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Jewish Republicans rebuke Trump for ‘inflammatory’ criticism of Israel and its leaders amid war

‘Criticizing someone that’s fighting for their life is is pretty naive,’ said a prominent Jewish Republican

Though most American Jews vote for Democrats and take a dim opinion of former President Donald Trump, Republican Jews often explain their support for him by pointing to his support for Israel. But when Trump denigrated Israel’s leaders and called its enemies “smart” in a speech on Wednesday, Jewish Republicans noticed — and some called him out.

“Criticizing someone that’s fighting for their life is pretty naive and not the least bit productive,” said Fred Zeidman, a Republican Jewish Committee board member who voted for Trump’s reelection in 2020.  

To a few thousand supporters in Palm Beach, Florida, Trump questioned Israel’s readiness to fight. “Say what you want, Israel was not ready,” he said. “This was a big surprise. This was a terrible thing that happened. They weren’t ready.” 

The frontrunner for the Republican presidential nomination in 2024 described Hamas and Hezbollah as “smart” and called Israel’s defense minister, Yoav Gallant, a “jerk” for warning Hezbollah in Lebanon about striking Israel. “Whoever heard of an official saying on television that they hope the enemy doesn’t attack in a certain area?” he said.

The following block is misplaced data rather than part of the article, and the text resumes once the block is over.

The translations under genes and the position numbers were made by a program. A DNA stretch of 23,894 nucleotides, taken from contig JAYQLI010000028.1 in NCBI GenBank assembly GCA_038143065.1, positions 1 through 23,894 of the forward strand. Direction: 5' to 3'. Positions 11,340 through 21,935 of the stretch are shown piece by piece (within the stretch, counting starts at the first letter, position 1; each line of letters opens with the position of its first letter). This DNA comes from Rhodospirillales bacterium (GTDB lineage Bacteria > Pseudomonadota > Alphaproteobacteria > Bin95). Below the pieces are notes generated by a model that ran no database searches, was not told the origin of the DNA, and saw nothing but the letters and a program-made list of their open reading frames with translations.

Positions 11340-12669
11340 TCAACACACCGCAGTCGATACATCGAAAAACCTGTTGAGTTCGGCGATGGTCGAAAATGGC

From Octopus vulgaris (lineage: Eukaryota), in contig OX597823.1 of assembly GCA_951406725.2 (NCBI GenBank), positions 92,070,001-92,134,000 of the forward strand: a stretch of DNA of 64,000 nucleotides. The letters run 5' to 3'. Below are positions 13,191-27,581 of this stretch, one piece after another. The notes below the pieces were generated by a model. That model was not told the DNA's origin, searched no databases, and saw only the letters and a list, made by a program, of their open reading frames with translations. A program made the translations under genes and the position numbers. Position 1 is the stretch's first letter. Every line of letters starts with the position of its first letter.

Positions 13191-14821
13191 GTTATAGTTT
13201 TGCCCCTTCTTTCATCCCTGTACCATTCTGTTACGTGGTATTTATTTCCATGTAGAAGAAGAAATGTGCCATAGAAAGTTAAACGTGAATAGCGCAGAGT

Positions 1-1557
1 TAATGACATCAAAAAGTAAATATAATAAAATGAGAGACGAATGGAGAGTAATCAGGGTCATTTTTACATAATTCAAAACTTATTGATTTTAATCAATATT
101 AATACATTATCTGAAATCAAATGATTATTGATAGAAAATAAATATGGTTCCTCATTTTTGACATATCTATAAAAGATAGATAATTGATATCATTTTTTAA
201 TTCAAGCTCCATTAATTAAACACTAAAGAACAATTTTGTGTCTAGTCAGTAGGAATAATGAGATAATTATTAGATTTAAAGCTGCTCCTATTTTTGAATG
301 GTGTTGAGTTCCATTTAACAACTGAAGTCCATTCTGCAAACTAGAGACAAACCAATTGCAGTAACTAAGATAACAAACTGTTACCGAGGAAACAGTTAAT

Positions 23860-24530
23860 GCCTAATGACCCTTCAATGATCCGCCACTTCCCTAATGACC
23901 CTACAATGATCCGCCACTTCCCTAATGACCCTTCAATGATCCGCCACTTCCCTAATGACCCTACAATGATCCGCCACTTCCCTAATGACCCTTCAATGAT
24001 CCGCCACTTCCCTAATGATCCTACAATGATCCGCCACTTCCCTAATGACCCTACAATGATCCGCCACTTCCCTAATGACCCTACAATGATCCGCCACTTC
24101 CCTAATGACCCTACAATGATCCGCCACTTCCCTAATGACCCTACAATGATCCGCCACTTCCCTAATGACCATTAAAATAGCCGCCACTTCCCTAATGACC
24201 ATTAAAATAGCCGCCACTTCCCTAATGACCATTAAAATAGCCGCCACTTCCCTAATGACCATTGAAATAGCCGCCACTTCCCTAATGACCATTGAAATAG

Sheya Landa, a Republican activist from New York and a Trump supporter, said Trump should apologize for remarks that “only cause more frustration.”

“When so many lives are lost, it’s beyond ridiculous to make such comments,” said Landa, who currently serves as a staffer for Nassau County Executive Bruce Blakeman. He added, though, that he agrees with the former president that the only solution is to totally destroy Hamas and that Netanyahu must show full force in the Gaza offensive. Thousands of Israelis and Palestinians have been killed in Hamas’ assault on Israel Saturday and the Jewish state’s response.

Zeidman, who supports former South Carolina Governor Nikki Haley in the 2024 GOP presidential primary, credited Trump for his Israel policies while in office. “What he did for Israel far surpassed anybody else,” he said. But on Wednesday, Trump was not speaking as a president or a former president,” Zeidman continued. “He’s speaking as a candidate again and he’s giving all of us a clear reason not to support him.”

Trump has a strong lead in the primary. The Republican Jewish Coalition declined to comment on his remarks, saying it is their policy not to say anything that appears to favor or oppose a Republican primary candidate. Other former Trump officials and supporters, reached for comment, also declined to comment.

Trump’s grudge against Netanyahu

In his two-hour speech, Trump also scolded Israeli Prime Minister Benjamin Netanyahu, saying that the Israeli leader declined to assist the U.S. in the January 2020 drone strike that killed Qasem Suleimani, the leader of the Quds Force of the Islamic Revolutionary Guards Corps.  “I’ll never forget that Bibi Netanyahu let us down,” he said. “That was a very terrible thing.”